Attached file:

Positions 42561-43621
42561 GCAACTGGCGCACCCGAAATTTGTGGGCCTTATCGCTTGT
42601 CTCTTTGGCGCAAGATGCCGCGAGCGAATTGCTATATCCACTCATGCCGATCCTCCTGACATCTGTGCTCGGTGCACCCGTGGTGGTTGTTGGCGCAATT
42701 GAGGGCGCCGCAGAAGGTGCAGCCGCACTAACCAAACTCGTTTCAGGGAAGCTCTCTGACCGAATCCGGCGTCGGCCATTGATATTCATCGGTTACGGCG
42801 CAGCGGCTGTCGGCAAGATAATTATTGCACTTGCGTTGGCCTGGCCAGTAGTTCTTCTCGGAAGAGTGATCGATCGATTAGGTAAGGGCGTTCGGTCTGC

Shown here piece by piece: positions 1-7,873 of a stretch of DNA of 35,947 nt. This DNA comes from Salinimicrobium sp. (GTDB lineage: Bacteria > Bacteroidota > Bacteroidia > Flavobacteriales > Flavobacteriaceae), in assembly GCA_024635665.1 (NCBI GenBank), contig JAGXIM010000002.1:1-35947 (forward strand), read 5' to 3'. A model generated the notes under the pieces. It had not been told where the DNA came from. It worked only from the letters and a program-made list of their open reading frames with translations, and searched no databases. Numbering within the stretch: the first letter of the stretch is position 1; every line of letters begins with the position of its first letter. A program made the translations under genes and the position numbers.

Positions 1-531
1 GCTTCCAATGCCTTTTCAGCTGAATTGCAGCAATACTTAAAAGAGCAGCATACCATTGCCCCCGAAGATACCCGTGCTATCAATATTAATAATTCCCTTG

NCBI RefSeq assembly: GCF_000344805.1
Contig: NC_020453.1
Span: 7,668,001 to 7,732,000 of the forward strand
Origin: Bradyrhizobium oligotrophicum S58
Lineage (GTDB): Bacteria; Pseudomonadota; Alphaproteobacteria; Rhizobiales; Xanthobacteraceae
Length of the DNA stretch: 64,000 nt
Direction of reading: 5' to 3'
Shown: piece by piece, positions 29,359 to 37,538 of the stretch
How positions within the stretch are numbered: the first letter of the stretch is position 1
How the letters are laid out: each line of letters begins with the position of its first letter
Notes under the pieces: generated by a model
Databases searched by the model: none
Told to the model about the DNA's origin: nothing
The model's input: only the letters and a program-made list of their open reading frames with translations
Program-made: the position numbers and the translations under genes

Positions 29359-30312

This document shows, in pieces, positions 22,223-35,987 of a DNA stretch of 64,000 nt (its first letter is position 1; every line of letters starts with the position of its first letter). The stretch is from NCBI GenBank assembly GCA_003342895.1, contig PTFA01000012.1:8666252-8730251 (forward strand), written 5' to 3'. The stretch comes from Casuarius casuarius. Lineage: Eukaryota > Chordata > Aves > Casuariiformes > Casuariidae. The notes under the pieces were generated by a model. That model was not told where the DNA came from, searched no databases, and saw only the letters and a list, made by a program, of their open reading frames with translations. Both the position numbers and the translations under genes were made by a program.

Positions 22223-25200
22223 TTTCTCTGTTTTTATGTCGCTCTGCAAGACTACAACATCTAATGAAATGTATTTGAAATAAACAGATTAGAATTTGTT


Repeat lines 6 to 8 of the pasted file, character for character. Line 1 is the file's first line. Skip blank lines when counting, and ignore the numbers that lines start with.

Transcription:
Shown here piece by piece: positions 1-7,873 of a stretch of DNA of 35,947 nt. This DNA comes from Salinimicrobium sp. (GTDB lineage: Bacteria > Bacteroidota > Bacteroidia > Flavobacteriales > Flavobacteriaceae), in assembly GCA_024635665.1 (NCBI GenBank), contig JAGXIM010000002.1:1-35947 (forward strand), read 5' to 3'. A model generated the notes under the pieces. It had not been told where the DNA came from. It worked only from the letters and a program-made list of their open reading frames with translations, and searched no databases. Numbering within the stretch: the first letter of the stretch is position 1; every line of letters begins with the position of its first letter. A program made the translations under genes and the position numbers.

Positions 1-531
1 GCTTCCAATGCCTTTTCAGCTGAATTGCAGCAATACTTAAAAGAGCAGCATACCATTGCCCCCGAAGATACCCGTGCTATCAATATTAATAATTCCCTTG